Here again Wesley was obviously debtor to his Anglican heritage in which human reason, along with Scripture and tradition, played a crucial role. He believed that human rationality was part of the image of God imparted to humankind at the Creation. It was a key factor in human superiority to the rest of the creation. Therefore human reason was to be respected and used.

This was a crucial corollary of his doctrine of creation. Wesley was a monotheist. He believed that there was one God and one alone from whose hand all that exists came, that God is a God of truth, eternal truth. As there is a unity in the universe there is also a unity in truth. There is an internal consistency, an inner coherence in truth as there is in nature. Therefore, wherever one finds truth, that truth is consistent with all truth since it all comes from a single Source, and that Source preserves his own integrity. The truth found in tradition is consonant with that revealed in Scripture. And truth found in human experience is consonant with that found in Scripture and tradition. Human reason is God's special gift to his creature to detect, pursue, test, and systematize that truth.

In Wesley's “An Earnest Appeal to Men of Reason and Religion,” he speaks of this. His question is: “What do you mean by reason?” His answer is as follows:

I suppose you mean the eternal reason, or the nature of things; the nature of God, and the nature of man, with the relations necessarily subsisting between them. Why, this is the very religion we preach; a religion evidently founded on, and every way agreeable to, eternal reason, to the essential nature of things. Its foundation stands on the nature of God and the nature of man, together with their mutual relations.Wesley, Works, 8:12.

Human reason is a reflection of divine reason. It was a gift from the Creator to the creature, put within him to enable him to perceive, understand, and interpret the nature and significance of reality as it relates to eternal truth. Thus, it is God's greatest natural gift to enable us to grasp the truth that comes to us in Scripture, history, and human experience.

Wesley recognized the greatness of this divine gift, though he realized that it had its limitations. These were at least twofold: human reason is finite, and human reason is fallen.

Wesley concurred with Job (Job 11:7) that human beings by searching cannot fathom the mysteries of God nor find out his limits. He is infinite and we are finite. He is eternal and we are creatures of time. Therefore, it is appropriate that our searchings and our findings should be marked by humility and a profound sense of awe.

But our problems are more than just our finitude. We are fallen. Equipment that was perfect when it came from the hand of the Creator has been damaged. Our sin has left its scars. Luther said that in the Fall man became incurvatus in se, “bent in upon himself.” Reason given originally to know and glorify the Creator has now become subject to the self-interest of the creature who is “curved in upon himself.” The result is a state of blindness, what Wesley would identify as “nature's night.” Note his brother's hymn:

Long my imprisoned spirit lay,

Fast bound in sin and nature's night;

Thine eye diffused a quickening ray;

I woke, the dungeon flamed with light;

My chains fell off, my heart was free,

I rose, went forth, and followed Thee.

So a tool given to apprehend truth degenerated into an instrument used to justify our own rationalizations and self-interest.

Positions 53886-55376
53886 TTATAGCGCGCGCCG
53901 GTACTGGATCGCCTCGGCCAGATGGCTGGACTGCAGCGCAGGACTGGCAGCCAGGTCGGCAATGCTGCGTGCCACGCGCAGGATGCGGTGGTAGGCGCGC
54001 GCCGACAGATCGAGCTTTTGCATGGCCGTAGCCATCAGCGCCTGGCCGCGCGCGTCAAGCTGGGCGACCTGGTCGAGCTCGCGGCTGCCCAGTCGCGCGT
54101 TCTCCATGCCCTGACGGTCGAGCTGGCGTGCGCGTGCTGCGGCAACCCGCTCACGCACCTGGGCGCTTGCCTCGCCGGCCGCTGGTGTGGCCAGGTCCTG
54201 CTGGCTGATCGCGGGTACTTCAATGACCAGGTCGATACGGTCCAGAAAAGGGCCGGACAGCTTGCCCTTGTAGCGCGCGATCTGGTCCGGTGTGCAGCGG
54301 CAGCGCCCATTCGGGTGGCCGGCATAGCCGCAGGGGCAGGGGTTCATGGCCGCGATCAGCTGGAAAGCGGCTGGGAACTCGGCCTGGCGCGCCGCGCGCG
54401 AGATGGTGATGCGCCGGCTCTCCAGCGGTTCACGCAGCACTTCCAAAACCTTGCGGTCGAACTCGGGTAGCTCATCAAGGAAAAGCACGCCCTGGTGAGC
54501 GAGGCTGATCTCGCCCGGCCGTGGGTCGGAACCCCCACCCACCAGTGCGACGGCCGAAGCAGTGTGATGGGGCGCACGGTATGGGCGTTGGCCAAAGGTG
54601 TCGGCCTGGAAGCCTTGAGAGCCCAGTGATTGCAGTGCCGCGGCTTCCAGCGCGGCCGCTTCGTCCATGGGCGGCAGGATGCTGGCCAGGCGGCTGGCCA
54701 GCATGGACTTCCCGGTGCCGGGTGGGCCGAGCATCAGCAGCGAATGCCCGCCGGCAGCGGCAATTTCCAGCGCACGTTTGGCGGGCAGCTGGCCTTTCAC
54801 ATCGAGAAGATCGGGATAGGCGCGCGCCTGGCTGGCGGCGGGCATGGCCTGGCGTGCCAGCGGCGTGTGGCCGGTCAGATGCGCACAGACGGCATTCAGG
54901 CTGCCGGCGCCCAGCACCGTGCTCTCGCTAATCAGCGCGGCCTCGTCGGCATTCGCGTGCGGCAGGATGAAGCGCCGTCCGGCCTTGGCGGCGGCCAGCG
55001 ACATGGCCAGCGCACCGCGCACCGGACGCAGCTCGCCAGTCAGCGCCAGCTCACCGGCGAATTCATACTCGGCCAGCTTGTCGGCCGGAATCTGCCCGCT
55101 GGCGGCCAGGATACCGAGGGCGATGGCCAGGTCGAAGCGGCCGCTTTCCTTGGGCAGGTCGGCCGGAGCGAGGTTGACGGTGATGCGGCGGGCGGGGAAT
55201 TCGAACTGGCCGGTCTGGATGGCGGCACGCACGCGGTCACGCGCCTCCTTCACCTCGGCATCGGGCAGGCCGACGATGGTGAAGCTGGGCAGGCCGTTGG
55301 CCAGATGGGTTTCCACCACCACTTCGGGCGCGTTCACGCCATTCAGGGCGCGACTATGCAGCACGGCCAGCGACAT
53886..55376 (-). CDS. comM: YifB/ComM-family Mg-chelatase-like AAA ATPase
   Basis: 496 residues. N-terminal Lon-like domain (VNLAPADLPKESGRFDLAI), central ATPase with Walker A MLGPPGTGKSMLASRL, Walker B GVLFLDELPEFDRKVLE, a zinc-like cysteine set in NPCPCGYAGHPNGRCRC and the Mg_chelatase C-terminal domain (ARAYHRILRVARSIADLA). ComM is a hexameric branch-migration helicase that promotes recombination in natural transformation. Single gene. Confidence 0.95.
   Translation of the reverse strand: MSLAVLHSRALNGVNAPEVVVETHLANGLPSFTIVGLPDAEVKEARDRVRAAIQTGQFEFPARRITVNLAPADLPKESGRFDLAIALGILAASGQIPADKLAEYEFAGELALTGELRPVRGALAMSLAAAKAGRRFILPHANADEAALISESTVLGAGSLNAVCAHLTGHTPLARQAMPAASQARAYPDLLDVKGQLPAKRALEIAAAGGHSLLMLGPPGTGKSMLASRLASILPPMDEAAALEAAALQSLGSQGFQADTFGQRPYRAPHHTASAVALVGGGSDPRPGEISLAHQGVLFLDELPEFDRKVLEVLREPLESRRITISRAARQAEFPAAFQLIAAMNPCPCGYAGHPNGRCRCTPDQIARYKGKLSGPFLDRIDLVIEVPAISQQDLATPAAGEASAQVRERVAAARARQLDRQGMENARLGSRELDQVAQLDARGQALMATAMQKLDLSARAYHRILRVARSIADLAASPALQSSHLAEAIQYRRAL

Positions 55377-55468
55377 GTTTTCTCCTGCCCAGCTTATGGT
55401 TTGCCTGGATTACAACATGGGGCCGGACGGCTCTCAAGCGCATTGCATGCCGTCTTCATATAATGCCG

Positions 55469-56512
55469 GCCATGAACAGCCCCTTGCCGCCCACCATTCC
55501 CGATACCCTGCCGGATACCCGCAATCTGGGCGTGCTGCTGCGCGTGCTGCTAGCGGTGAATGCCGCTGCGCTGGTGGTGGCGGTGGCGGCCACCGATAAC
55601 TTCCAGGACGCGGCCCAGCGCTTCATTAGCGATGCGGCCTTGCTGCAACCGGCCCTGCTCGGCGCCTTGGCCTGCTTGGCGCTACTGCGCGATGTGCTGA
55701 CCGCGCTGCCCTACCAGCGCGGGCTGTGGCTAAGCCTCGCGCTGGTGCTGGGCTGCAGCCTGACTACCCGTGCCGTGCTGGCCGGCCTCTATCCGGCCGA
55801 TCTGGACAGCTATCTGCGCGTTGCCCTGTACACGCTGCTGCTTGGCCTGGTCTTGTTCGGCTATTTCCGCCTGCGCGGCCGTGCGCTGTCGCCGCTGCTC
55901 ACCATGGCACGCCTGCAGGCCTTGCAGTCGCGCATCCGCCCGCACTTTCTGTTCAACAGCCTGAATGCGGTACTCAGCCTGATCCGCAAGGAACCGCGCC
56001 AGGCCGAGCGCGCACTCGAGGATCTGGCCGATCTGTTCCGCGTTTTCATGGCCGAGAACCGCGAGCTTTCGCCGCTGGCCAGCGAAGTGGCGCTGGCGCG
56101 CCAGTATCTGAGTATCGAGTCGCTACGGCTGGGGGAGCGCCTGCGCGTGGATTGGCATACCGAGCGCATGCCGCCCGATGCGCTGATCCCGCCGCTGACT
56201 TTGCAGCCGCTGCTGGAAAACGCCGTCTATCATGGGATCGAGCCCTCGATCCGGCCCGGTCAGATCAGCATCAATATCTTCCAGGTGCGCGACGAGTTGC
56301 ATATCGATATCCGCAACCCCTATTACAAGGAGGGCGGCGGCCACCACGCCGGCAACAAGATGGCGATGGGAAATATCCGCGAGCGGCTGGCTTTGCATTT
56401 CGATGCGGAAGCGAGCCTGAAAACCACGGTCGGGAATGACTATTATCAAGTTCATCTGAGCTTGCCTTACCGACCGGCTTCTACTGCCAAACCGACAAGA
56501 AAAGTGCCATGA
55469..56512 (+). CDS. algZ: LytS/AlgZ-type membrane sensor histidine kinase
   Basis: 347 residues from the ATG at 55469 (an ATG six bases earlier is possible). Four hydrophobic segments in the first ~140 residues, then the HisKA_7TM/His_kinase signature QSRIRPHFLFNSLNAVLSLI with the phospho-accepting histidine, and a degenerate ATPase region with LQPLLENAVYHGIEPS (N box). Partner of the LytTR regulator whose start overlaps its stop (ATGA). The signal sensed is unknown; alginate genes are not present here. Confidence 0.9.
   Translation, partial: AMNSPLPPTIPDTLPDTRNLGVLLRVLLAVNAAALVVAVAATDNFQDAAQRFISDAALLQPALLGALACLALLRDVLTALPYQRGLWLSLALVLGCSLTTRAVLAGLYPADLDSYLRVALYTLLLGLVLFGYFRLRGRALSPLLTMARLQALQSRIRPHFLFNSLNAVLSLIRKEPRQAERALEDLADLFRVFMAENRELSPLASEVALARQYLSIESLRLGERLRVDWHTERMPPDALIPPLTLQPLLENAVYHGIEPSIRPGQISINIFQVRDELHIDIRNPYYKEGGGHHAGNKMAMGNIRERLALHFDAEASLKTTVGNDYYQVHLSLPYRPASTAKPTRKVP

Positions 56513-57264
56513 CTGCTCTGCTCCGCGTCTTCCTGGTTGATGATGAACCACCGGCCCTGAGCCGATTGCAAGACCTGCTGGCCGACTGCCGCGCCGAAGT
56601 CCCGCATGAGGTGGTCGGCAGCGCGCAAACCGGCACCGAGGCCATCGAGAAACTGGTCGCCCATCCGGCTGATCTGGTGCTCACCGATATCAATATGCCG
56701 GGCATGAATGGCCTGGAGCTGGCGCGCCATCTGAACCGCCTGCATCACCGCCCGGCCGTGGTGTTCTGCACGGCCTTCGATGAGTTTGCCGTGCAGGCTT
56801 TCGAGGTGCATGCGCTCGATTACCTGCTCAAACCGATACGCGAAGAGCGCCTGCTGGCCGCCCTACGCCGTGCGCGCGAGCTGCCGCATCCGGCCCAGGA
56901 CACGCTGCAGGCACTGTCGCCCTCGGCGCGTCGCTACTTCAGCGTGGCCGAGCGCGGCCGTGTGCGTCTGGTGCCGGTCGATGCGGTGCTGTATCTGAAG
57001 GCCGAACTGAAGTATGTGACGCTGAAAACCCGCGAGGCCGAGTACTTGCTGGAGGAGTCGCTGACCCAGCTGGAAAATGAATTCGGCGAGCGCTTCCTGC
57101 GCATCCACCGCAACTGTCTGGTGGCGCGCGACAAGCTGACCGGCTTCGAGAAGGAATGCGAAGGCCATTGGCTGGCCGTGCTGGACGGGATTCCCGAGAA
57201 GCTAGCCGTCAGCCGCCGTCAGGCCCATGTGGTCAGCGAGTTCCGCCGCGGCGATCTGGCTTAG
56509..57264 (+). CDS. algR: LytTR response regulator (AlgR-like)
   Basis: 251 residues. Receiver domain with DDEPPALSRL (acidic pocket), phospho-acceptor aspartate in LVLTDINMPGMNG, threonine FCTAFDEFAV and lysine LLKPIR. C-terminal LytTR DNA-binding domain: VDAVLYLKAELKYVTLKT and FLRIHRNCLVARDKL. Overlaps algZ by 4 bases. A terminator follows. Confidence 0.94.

But there is help. The same Spirit who spoke in Scripture and history can quicken the human spirit and release it so that its reason can be free to perceive and follow the truth of God. Here again we do not understand Wesley if we miss the pneumatological and the soteriological notes.

Thus, we see the basic elements to which Wesley turned to do theology. In recent years, as note above, these have been referred to as “the Wesleyan Quadrilateral.”Donald A. D. Thorsen, The Wesleyan Quadrilateral (Grand Rapids: Zondervan, 1990). We must be careful not to think of these as equal. The priority is with the Scriptures. They alone are infallible. They alone are the norm. Then tradition, experience, and reason become priceless instruments to pursue eternal truth.

Two further notes must be sounded if we are to understand better the way Wesley did theology. Wesley believed in “prevenient grace” and was open to the Spirit that works in that grace. He believed firmly in man's fallenness as did Calvin and Luther. He accepted without question Paul's teaching that we are dead in our trespasses and sins. We are incapable in ourselves of any movement toward God. But our hope is not in an eternal decree. A quickening Spirit is at work in every person. This is the basis of the biblical “whosoever will.” That Spirit will sometime, somewhere quicken every person to respond to grace. The quickening does not save. It simply brings a ray of light into our darkness and so touches our spirits that we are able to pursue that light. This is the prevenient grace of God. It has cognitive as well as soteriological implications. Thus, the central key to theological understanding is pneumatological. The rational element is subordinate to this.

The second note in Wesley is his openness to God's Spirit. He believed that the canon was closed. We do not wait for further revelation similar to that found in Scripture. In that sense revelation is complete. But our understanding of that revelation is another matter. Wesley demonstrated this in his willingness, with his colleagues, to define further their understanding of Christian perfection. This may be one reason that he felt no great urgency to produce “the complete systematic.” One has the feeling that he neither felt it was possible nor particularly relevant. What we do know is that his handling of Scripture, reason, tradition, and experience was the means whereby millions came to a remarkably full and creative understanding of human possibilities in grace and enlarged understanding of the ethical implications of the gospel. It is time for the church at large, that “holy catholic church,” to look more carefully at one whom theologians have tended to ignore.